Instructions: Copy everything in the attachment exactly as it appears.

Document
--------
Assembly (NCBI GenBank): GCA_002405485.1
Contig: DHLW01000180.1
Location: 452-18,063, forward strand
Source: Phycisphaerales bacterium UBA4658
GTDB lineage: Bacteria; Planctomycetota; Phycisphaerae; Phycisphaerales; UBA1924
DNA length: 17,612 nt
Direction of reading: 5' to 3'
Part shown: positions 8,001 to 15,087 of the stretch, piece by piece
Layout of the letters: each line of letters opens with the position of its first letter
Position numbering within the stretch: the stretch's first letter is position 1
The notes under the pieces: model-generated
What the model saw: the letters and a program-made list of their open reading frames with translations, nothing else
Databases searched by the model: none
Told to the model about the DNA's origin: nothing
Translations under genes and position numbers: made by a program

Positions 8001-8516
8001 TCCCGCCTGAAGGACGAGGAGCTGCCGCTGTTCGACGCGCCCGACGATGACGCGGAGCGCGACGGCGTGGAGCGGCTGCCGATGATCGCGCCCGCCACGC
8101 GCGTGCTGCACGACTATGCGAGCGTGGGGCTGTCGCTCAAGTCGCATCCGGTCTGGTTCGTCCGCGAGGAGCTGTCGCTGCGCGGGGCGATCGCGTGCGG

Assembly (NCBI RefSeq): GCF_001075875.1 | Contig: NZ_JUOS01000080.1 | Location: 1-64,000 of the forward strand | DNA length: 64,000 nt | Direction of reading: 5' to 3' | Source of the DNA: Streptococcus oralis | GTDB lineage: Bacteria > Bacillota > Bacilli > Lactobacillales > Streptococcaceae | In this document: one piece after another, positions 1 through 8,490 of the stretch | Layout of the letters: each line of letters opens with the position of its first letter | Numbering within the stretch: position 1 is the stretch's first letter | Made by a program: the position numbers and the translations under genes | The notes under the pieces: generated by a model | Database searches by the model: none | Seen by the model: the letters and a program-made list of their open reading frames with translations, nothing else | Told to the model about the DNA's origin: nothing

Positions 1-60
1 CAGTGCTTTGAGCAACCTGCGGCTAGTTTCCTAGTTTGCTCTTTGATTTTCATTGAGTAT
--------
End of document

Assembly (NCBI GenBank): GCA_002405485.1
Contig: DHLW01000180.1
Location: 452-18,063, forward strand
Source: Phycisphaerales bacterium UBA4658
GTDB lineage: Bacteria; Planctomycetota; Phycisphaerae; Phycisphaerales; UBA1924
DNA length: 17,612 nt
Direction of reading: 5' to 3'
Part shown: positions 8,001 to 15,087 of the stretch, piece by piece
Layout of the letters: each line of letters opens with the position of its first letter
Position numbering within the stretch: the stretch's first letter is position 1
The notes under the pieces: model-generated
What the model saw: the letters and a program-made list of their open reading frames with translations, nothing else
Databases searched by the model: none
Told to the model about the DNA's origin: nothing
Translations under genes and position numbers: made by a program

Positions 8001-8516
8001 TCCCGCCTGAAGGACGAGGAGCTGCCGCTGTTCGACGCGCCCGACGATGACGCGGAGCGCGACGGCGTGGAGCGGCTGCCGATGATCGCGCCCGCCACGC
8101 GCGTGCTGCACGACTATGCGAGCGTGGGGCTGTCGCTCAAGTCGCATCCGGTCTGGTTCGTCCGCGAGGAGCTGTCGCTGCGCGGGGCGATCGCGTGCGG

Assembly (NCBI RefSeq): GCF_001075875.1 | Contig: NZ_JUOS01000080.1 | Location: 1-64,000 of the forward strand | DNA length: 64,000 nt | Direction of reading: 5' to 3' | Source of the DNA: Streptococcus oralis | GTDB lineage: Bacteria > Bacillota > Bacilli > Lactobacillales > Streptococcaceae | In this document: one piece after another, positions 1 through 8,490 of the stretch | Layout of the letters: each line of letters opens with the position of its first letter | Numbering within the stretch: position 1 is the stretch's first letter | Made by a program: the position numbers and the translations under genes | The notes under the pieces: generated by a model | Database searches by the model: none | Seen by the model: the letters and a program-made list of their open reading frames with translations, nothing else | Told to the model about the DNA's origin: nothing

Positions 1-60
1 CAGTGCTTTGAGCAACCTGCGGCTAGTTTCCTAGTTTGCTCTTTGATTTTCATTGAGTAT